Women's empowerment for leadership position within the Presbyterian Church in Cameroon : a missiological exploration.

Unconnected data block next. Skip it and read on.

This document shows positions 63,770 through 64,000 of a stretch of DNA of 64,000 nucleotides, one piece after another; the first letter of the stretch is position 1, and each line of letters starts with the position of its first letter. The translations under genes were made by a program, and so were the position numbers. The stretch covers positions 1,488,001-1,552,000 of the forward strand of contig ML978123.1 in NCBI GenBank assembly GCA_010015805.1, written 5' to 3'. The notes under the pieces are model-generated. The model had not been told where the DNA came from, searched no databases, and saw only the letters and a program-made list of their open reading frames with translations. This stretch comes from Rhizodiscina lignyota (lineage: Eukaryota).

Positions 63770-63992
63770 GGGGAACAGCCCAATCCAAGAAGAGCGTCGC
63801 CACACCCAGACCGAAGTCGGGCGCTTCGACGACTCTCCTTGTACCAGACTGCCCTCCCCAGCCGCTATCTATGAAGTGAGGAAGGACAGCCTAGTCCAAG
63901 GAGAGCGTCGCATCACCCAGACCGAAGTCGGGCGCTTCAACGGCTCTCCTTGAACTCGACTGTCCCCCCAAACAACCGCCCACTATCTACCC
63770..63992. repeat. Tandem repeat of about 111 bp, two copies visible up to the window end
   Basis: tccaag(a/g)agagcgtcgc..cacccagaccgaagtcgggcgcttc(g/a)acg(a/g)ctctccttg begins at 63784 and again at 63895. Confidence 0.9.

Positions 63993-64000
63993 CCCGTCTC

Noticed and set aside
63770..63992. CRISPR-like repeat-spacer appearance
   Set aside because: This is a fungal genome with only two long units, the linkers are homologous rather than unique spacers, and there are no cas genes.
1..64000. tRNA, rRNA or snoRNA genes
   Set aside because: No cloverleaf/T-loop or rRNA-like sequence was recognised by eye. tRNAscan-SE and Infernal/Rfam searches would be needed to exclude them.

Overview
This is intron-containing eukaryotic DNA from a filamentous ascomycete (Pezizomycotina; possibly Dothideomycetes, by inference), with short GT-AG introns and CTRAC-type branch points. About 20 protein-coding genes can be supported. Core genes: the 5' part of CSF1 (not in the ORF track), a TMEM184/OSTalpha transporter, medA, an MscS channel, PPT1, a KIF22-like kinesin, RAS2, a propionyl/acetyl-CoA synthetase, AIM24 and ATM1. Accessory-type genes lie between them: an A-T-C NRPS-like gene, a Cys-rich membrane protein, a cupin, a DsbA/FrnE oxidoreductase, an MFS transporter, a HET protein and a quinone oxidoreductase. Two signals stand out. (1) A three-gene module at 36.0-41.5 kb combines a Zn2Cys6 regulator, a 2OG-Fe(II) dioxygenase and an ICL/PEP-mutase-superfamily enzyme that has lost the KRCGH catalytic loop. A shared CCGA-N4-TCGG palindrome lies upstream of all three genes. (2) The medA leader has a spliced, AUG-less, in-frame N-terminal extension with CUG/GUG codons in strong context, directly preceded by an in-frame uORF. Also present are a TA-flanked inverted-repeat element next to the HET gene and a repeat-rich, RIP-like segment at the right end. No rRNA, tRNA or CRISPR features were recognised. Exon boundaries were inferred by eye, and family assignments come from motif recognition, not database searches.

This study is designed to explore the ways in which PCC’s missional engagement with Agenda PCC 2000 programme has effectively facilitated the empowerment of women for leadership. Under girded with a missiological framework, the exploration draws on insights from the concept of the Mission of God (Missio Dei) and the resulting understanding of humanity created in the image of God (Imago-Dei) and Koinonia that are used to analyze issues of mission, leadership and partnership. African Feminist pastoral theory and Feminist cultural hermeneutics are applied as theories to further guide the study. The study argues that man and woman are created with equal dignity and they both represent God’s purpose on earth. In the light of this theological understanding the study calls into question the PCC exclusion of women from senior leadership role within its ecclesial community. The research question of this study s: What are the experiences of women being empowered for leadership within PCC since the launch of the Agenda PCC 2000 programme? The methodology of the study followed a “mixed method approach” that involves collecting and analyzing more than one form of data in a single study as a design in addressing complex questions in an interdisciplinary research. The process of data analysis involved making sense of the empirical and non-empirical data to ascertain and understand the meaning of the data obtained through interviews. Through textual criticism and discussion with women sharing their experiences on empowerment and leadership positioning, revealed that some women are included in leadership positions but they are alienated by the patriarchal ecclesial power structures of the PCC. If the PCC is to be effective in its missional and ecclesial endeavours’ it needs to embrace a theology of partnership of women and men in leadership structures of the church. The study asserted that if equal space and equity are given to both men and women to participate in decision-making, then fresh approaches to leadership and understanding of mission will be opened. The study concluded that the PCC can do much more in balancing the gender gap if it follows the Trinitarian model of leadership by restructuring its male dominating pattern of leadership that permeates its administrative structures.